White Petticoats and Sailor Suits

The Village Voice 12 Mar 1970English

item doc

I remember seeing John Cranko's Pineapple Poll when the Sadler's Wells Theatre Ballet toured the United States in 1951. It fitted easily and happily into my somewhat limited concept of ballet and theatre: limited because, in the first place, I grew up in Los Angeles, and, in the second place, for years I was taken to nothing that had the remotest chance of giving me nightmares. So, theatre to me meant Sigmund Romberg, Gilbert and Sullivan, Fokine, and Massine - maybe Shaw and Noel Coward for weightier stuff. I thought Oklahoma! the height of realism until Streetcar and Death of a Salesman came to town and knocked me for a loop.

Pineapple Poll has been reproduced by David Blair for the City Center Joffrey Ballet, and I have inserted the foregoing tedious background material on myself - rather than on the ballet - to explain the ambivalence of my reaction toward it. I smiled often, laughed outright, felt perfectly comfortable. I also sympathized completely with the girl slouched down in front of me with her eyes closed and my husband, restless and appalled, polishing his watch.

Poll is an old-fashioned ballet bouffe, and it might as well have been composed in 1921 as in 1951. The music is a Sullivan potpourri arranged by Charles Mackerras, and the plot is loosely based on The Bumboat Woman's Story - one of Gilbert's Bab Ballads. The scenery by Osbert Lancaster is several canvas views of a charming, colorful, pollution-free London dockside. The sailors and their sweethearts are as working class as the leisure classes could bear to see them for the purposes of art: handsome, hearty, and very clean. This wholesome British crew rollicks through symmetrically arranged sequences that are similar in shape to the sung choruses in Gilbert and Sullivan operettas. The girls hop yearningly after Captain Belaye for, say, four bars; the sailors haul them back by the waists for four bars; the sailors threaten Belaye for four bars; during the last four bars, everybody returns to position to repeat the whole sequence. Hardly brain-tickling stuff. And since Cranko was considerably less tricky with movement than he is now, there is a lot of lively dancing, but little that is exciting or unexpected.

The plot is blessedly easy to follow and concerns the unrequited love of Poll, the Bumboat Woman (a bumboat was a small boat that carried provisions to ships anchored in a harbor or dockside), for Captain Belaye, who is quite happy with his dizzy fiancée jasper, a potboy, loves Poll unrequitedly, so everything works out. Poll is not the only girl to be smitten with Belaye, and at one point all the girls dress up as sailors in order to sneak on the ship to be near him. Where they got that many small sailor suits in such a short time is no one's concern. This is a ballet bouffe, remember. Nor should you expect that Belaye will think it at all odd that one of his sailors is wearing pointe shoes.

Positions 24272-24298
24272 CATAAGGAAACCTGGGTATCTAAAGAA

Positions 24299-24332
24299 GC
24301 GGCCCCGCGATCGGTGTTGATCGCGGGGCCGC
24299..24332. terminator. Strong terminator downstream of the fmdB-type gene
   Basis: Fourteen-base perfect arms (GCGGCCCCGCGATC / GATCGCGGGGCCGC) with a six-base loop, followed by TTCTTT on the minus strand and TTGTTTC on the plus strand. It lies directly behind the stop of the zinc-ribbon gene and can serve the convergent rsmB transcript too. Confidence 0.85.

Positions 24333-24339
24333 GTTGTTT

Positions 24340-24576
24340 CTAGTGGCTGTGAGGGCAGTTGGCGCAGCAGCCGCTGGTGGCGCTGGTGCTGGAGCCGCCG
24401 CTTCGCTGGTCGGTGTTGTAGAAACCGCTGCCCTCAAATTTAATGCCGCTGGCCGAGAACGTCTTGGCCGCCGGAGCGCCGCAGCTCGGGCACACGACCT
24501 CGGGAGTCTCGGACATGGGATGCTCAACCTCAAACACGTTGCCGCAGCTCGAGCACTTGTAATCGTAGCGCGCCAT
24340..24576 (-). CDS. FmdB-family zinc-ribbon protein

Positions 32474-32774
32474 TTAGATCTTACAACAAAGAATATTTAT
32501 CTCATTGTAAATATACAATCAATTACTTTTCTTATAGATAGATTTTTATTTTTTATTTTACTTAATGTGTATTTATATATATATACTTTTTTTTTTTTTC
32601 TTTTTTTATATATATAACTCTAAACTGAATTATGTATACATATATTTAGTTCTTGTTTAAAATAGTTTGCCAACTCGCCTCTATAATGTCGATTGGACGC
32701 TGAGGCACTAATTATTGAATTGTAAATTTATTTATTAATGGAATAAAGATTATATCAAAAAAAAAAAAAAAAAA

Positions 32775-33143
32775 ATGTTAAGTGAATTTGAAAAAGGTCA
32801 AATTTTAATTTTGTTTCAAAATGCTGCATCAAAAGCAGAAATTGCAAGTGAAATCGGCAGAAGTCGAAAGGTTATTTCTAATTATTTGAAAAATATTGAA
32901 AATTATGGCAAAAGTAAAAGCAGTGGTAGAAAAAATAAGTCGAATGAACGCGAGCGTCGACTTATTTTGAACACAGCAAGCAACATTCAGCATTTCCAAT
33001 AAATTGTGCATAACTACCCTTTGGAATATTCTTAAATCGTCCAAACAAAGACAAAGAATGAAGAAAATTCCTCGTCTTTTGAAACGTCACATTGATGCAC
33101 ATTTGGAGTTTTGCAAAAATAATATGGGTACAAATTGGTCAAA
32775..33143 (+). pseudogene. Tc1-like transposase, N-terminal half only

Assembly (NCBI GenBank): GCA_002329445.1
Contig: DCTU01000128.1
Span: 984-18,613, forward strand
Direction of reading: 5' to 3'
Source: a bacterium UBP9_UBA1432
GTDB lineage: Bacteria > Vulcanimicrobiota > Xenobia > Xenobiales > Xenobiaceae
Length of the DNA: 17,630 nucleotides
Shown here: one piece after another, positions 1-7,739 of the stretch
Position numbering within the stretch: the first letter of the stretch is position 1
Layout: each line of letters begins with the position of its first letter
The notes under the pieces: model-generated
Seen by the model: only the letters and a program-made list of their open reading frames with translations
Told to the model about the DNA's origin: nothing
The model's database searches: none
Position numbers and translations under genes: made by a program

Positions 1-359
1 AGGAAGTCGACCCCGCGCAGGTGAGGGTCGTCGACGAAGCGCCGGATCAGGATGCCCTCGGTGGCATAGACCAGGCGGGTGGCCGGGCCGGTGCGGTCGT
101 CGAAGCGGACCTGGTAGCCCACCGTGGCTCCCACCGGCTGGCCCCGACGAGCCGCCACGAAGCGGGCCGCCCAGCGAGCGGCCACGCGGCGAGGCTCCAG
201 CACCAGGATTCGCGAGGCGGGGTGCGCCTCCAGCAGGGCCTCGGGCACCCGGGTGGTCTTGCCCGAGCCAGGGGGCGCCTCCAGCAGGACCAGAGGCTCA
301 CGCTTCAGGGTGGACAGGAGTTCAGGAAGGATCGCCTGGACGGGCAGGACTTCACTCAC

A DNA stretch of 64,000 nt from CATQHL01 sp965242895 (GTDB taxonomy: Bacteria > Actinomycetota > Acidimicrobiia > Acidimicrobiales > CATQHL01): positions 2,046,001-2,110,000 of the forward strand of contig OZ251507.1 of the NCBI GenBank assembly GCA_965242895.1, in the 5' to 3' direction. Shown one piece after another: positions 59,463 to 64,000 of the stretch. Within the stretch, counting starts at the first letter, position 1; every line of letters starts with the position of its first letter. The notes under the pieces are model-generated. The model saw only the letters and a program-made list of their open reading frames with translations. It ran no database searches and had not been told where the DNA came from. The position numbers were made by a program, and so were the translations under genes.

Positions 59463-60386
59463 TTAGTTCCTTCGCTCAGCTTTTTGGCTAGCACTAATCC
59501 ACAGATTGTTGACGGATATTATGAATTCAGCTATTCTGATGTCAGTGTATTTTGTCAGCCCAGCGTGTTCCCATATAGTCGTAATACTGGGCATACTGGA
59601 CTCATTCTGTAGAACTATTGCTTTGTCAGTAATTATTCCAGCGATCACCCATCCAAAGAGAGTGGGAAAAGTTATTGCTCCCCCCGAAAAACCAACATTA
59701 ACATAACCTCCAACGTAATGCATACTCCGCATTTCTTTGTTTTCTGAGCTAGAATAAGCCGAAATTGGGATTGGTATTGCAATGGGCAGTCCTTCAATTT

Anyway, I think Sullivan was one of the great pop musicians of all time, and his jolly tunes keep the ballet bouncing, and fortunately Cranko also kept things jigging along. The Joffrey company did dance it splendidly. The boys playing sailors seemed to take special pleasure in their combination of fist-clenching, sweetheart-cuddling, and tours en Pair. Chartel Arthur was nicely woebegone as Pineapple Poll. I like her droopy bourrées and a way she has of pouting that makes her face look as if it were melting. The most genuine pleasure of the evening came from Edward Verso's characterization of Captain Belaye. His dapperness and dash came not just from his bearing or his swanky costume, but from a marvelous suavity in his dancing-an assurance absolutely unmarred by effort.

My father used to say that he loved those early musical comedies that opened with a lot of pretty girls in very short skirts hanging out laundry and singing like mad. Well, nobody does any washing in Pineapple Poll, but they do a lot of what usually followed the singing in those musicals: the girls all run into a huddle with their heads together and their tails out-swishing their white petticoats and giggling. Judging from the audience reaction, someone could probably make a pile with a few Victor Herbert revivals.